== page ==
Rumours suggest Netflix is developing a Resident Evil TV series

It sounds like the T-virus is spreading. Netflix is reportedly developing a Resident Evil TV series, according to Deadline. The studio behind the upcoming series, Constantin Film, also produces the long-running movie series.

A showrunner has yet to be picked, but the show plans to expand the Resident Evil universe’s mythology and follow the inner workings of the Umbrella Corporation. It also sounds like it will a post-outbreak setting where the T-virus has already spread and a new world order has been established.  

Expect Resident Evil’s signature elements and some Easter eggs, but I wouldn’t hold my breath waiting for Tofu to burst in and start mowing down zombies.  

The Paul W. S. Anderson movies, which pretty quickly stopped resembling the games, are decidedly not good, but they keep making money, more with every movie, making the series the most successful movie adaptation of a video game. It no doubt helps that they are six of them now. 

Resident Evil’s animated adaptations—Degeneration, Damnation and Vendetta—are more faithful to the games, filling in gaps between the later ones. That hasn’t made them necessarily better than the movies, they’re not great, but if you’ve got a hunger for that Resident Evil lore, they might fill you up.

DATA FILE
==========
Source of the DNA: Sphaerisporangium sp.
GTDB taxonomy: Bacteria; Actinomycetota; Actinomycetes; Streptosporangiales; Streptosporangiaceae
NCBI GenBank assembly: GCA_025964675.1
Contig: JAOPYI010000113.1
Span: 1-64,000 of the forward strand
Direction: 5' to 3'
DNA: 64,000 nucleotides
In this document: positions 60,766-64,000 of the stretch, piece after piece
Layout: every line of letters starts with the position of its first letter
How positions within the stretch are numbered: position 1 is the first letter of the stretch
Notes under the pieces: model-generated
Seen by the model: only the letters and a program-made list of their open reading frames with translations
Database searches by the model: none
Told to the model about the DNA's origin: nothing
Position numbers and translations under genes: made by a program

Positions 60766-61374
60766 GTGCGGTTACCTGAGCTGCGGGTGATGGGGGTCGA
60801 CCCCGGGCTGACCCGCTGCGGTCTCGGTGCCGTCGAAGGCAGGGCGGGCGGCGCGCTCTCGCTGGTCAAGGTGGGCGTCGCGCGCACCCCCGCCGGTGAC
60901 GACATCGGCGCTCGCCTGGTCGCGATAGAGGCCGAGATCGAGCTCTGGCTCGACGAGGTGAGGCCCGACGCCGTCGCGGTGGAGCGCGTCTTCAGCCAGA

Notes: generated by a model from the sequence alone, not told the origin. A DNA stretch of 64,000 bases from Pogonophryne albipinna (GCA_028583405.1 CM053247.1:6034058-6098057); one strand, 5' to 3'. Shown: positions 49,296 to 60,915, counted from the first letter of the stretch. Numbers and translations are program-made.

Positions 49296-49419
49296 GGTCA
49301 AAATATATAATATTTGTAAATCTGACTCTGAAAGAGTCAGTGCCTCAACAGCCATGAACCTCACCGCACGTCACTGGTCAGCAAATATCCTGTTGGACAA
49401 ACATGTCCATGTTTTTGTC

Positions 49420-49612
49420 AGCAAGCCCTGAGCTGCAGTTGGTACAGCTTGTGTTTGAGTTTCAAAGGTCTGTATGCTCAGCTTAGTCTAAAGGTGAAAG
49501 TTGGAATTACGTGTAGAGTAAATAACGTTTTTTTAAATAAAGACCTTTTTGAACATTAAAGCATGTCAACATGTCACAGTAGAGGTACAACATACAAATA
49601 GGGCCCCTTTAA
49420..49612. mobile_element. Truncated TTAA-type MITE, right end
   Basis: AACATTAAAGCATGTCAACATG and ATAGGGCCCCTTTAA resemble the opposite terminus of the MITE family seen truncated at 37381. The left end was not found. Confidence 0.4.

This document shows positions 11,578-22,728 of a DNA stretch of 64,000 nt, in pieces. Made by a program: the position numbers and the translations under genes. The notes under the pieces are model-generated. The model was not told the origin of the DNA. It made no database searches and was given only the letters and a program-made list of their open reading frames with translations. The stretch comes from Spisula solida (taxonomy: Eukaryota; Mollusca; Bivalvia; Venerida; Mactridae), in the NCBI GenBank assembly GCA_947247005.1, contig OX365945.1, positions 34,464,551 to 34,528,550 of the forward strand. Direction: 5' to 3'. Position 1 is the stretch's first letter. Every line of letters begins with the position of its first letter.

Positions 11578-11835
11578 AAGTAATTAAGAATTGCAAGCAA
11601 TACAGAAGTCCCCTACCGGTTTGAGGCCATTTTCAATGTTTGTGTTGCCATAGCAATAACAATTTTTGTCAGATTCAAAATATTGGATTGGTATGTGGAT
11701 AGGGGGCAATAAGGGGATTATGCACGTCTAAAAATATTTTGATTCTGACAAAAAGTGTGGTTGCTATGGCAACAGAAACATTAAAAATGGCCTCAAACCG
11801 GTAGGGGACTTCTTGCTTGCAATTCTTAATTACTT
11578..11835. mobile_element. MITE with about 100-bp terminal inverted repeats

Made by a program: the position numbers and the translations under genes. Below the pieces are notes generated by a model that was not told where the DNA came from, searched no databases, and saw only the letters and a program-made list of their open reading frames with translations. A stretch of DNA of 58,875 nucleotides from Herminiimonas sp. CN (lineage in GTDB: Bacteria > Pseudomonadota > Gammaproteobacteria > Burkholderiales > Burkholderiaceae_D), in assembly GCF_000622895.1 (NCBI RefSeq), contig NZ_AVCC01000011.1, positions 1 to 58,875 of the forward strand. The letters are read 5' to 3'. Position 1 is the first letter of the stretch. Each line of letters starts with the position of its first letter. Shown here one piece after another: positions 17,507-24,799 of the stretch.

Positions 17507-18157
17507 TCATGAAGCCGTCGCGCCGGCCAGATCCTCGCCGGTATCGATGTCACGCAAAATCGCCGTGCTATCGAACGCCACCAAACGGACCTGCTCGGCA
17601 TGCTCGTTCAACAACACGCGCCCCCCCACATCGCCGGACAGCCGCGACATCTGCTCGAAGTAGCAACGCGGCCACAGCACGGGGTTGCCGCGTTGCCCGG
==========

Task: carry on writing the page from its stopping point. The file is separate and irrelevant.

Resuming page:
Instead of watching spin-offs, you should just go and play the latest game, which Andy called a celebration and evolution of vintage Resident Evil in his Resident Evil 2 review

Fraser Brown
Online Editor

Fraser is the UK online editor and has actually met The Internet in person. With over a decade of experience, he's been around the block a few times, serving as a freelancer, news editor and prolific reviewer. Strategy games have been a 30-year-long obsession, from tiny RTSs to sprawling political sims, and he never turns down the chance to rave about Total War or Crusader Kings. He's also been known to set up shop in the latest MMO and likes to wind down with an endlessly deep, systemic RPG. These days, when he's not editing, he can usually be found writing features that are 1,000 words too long or talking about his dog.